Covid Campuses: How St. Mary's University Cared for Students
By Claudia Sanchez, Paul Garza, and Alicia Martinez, History majors at St. Mary's University.
The Covid-19 pandemic has had an impact on many people. The pandemic made many things come to a halt--some jobs got cut, offices closed, and more. However, schools across the country continued educating virtually. Despite the ongoing pandemic, K-12 schools, community colleges, and universities were all under unique circumstances requiring different responses. Some schools shifted to a virtual experience, others came back to in-person, and for many, it wasn't so simple. There were even schools that had to implement hybrid models of learning.
Like many universities, St. Mary's faced a lot of uncertainty. In the early months of the pandemic, St. Mary's didn't know when students would live on campus again. The school didn't know how to receive incoming students. This transition to virtual learning changed many aspects of the college experience including student orientation, living on campus, and utilizing campus resources. In spite of these uncertainties, St. Mary's University remained a resource for finances, mental health, housing, and education for all their students at all points of the pandemic.
Zaragoza Orientation: Summer 2021
St. Mary's University strived to ensure safety measures were properly taken to keep students and staff safe during the course of the COVID-19 pandemic. For the Zaragoza orientation experience, the university worked with the student led organization that conducted the orientation program for new students attending St. Mary's. Their goal was to provide a well-rounded orientation program that allowed students and parents to build a connection with the St. Mary's community while still allowing people to feel safe and comfortable given the uncertainty of a pandemic.
Prior to Zaragoza orientation days (August 11-13, 2021) student directors worked closely with other university organizations to ensure a safe orientation would be provided for incoming students and their families. Zaragoza leaders attended workshops over the summer to help prepare them for their roles as orientation leaders for new students. They wanted to create an inviting atmosphere so students would feel more comfortable as they became acclimated to the school’s community. Some activities were scheduled to be on Zoom because personal contact in large groups was limited. In between Zoom sessions, Zaragoza leaders had to opportunity to interact with small groups of students by giving tours around the campus and introducing students to the support groups available on campus.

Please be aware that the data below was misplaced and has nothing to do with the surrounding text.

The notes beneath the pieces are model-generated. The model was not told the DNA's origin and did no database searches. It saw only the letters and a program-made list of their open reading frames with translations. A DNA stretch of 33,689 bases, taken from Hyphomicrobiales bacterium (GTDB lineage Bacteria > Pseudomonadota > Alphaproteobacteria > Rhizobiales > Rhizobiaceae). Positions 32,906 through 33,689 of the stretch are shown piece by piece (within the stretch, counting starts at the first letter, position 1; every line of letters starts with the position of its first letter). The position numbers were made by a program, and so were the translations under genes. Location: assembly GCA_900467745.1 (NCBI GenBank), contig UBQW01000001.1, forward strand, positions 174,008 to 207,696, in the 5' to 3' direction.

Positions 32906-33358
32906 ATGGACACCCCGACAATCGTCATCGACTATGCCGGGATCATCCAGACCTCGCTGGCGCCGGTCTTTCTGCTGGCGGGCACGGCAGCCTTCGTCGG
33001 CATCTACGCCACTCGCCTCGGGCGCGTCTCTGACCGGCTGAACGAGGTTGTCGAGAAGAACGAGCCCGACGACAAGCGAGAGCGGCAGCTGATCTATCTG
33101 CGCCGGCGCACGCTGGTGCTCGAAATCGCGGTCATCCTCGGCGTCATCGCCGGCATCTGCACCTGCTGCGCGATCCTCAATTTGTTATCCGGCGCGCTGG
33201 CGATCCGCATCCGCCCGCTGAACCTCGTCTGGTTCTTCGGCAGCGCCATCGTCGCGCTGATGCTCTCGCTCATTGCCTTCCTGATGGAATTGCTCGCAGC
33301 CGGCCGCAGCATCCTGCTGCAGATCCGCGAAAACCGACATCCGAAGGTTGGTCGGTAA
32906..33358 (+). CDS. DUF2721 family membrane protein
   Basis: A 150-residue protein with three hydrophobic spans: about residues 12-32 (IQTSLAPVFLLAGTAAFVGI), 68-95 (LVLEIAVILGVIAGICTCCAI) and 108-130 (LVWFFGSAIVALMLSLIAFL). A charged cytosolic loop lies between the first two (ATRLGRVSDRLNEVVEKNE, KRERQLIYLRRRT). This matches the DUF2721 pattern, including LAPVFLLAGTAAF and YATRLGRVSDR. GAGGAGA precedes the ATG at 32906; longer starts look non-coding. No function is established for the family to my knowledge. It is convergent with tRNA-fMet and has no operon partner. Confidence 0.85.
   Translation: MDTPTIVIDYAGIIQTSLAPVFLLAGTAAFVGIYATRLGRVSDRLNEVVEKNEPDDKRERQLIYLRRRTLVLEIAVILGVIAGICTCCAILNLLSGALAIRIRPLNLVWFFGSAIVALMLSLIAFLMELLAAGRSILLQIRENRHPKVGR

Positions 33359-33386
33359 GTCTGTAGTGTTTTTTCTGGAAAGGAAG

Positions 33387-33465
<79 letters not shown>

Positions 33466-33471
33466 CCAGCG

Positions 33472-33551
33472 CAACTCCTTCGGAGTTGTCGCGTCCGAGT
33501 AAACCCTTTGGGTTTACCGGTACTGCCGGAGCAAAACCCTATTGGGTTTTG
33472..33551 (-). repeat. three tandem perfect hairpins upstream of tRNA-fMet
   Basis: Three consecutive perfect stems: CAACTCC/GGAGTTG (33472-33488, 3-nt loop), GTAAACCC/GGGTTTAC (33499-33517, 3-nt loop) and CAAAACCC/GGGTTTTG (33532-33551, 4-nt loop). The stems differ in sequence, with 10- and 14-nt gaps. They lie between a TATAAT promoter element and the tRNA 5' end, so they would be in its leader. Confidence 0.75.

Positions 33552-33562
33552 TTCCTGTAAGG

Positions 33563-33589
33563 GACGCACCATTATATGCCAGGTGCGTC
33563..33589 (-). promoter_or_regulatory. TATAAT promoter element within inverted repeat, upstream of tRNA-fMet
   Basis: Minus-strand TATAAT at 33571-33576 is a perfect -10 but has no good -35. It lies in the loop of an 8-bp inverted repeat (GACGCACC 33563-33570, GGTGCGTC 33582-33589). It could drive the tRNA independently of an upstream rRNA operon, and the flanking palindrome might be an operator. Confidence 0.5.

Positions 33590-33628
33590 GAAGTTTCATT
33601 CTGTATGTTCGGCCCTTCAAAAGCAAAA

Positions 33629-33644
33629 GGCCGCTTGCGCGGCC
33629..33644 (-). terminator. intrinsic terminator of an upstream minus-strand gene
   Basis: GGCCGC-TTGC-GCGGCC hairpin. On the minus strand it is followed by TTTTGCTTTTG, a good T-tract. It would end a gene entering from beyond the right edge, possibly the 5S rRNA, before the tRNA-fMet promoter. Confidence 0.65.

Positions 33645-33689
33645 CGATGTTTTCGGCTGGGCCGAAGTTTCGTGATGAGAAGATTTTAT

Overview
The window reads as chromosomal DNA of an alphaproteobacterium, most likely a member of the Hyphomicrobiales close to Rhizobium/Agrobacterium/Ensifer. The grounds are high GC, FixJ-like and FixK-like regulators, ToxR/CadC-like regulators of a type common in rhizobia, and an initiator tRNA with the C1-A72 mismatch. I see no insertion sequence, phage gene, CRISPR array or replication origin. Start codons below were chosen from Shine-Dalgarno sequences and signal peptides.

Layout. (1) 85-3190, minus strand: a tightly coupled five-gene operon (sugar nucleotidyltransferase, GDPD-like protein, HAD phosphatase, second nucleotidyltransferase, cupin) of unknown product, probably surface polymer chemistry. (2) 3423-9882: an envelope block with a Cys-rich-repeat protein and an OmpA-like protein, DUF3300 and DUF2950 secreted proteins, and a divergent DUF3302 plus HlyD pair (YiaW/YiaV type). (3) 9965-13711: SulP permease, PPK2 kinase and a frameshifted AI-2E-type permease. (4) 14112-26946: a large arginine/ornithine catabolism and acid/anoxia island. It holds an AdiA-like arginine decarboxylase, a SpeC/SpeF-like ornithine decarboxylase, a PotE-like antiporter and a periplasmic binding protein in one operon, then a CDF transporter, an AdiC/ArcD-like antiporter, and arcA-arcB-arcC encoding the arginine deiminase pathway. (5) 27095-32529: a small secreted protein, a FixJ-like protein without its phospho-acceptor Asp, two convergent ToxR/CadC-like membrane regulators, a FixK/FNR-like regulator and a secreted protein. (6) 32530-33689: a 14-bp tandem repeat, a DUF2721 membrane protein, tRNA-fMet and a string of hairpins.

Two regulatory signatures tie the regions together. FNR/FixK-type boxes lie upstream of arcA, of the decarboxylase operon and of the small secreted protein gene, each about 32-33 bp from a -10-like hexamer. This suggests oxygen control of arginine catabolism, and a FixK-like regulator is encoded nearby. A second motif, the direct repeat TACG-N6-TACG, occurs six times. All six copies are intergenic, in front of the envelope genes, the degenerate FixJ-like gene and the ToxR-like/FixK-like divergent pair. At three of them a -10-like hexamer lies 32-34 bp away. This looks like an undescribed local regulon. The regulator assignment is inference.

With the changing protocols for COVID-19 safety, leaders were in charge of smaller student groups that would better accommodate to guidelines established by the CDC. Zaragoza leaders found this beneficial for the student groups because they were able to build a better sense of community amongst each other. Additionally, students benefited from having a closer connection to their Zaragoza leaders who were able to provide information about student resources and community safety regarding the pandemic.
Dorm Living During Covid-19
Attending Zaragoza (St. Mary's orientation) is a defining moment in becoming an official Rattler here at St. Mary's University. Living on campus and dorm life is another essential part of the college experience. When the Covid-19 pandemic hit, everyone including the university had questions. What happens when you get sent home? What happens when there are no more roommates? How is community to be built during a pandemic? Covid-19 changed the way St. Mary's University facilitated living on campus.
During Spring 2020, St. Mary's residents were sent home due to the pandemic. Despite the chaos that it created, the office of residence life and student staff continued to serve students as a resource. During this time, the role of the resident assistant was adjusted to better serve students at home. Resident assistants made themselves available via phone and or video conferencing platforms. Hosting 1:1 conversations with residents at home served as a way to share information about campus resources for academic success, mental health, and general well-being.
During Fall 2020, the residence halls re-opened with some restrictions. The university only allowed two residents per bathroom making rooms single occupancy. Resident assistants utilized what they learned in the previous semester about being virtual. With new policies in place within residence halls, in-person encounters were minimized and masks were required, so resident assistants used tools like zoom and facetime to facilitate 1:1 conversations. They also had to get creative on how community was built, which meant this sometimes included playing video games together virtually, watching a movie, or just having an online space to chat.
A few semesters further into the pandemic, and a lot more has changed though, we're still not "back to normal." Residence halls continue to be open and most classes are in-person again. Fall 2021 has been a semester of re-adjusting as many had to learn to live on campus and socialize again. In addition, many students had to learn to live with roommates again. Some had to learn to live on campus for the very first time with policies like wearing face masks in common areas. The office of Residence Life and student staff were responsible for enforcing policies meant to protect the community like wearing face masks and limiting guests. Resident assistants were able to facilitate more traditional events and programs for residents. Although nothing was normal, it was as close to the pre-Covid experience many of us knew.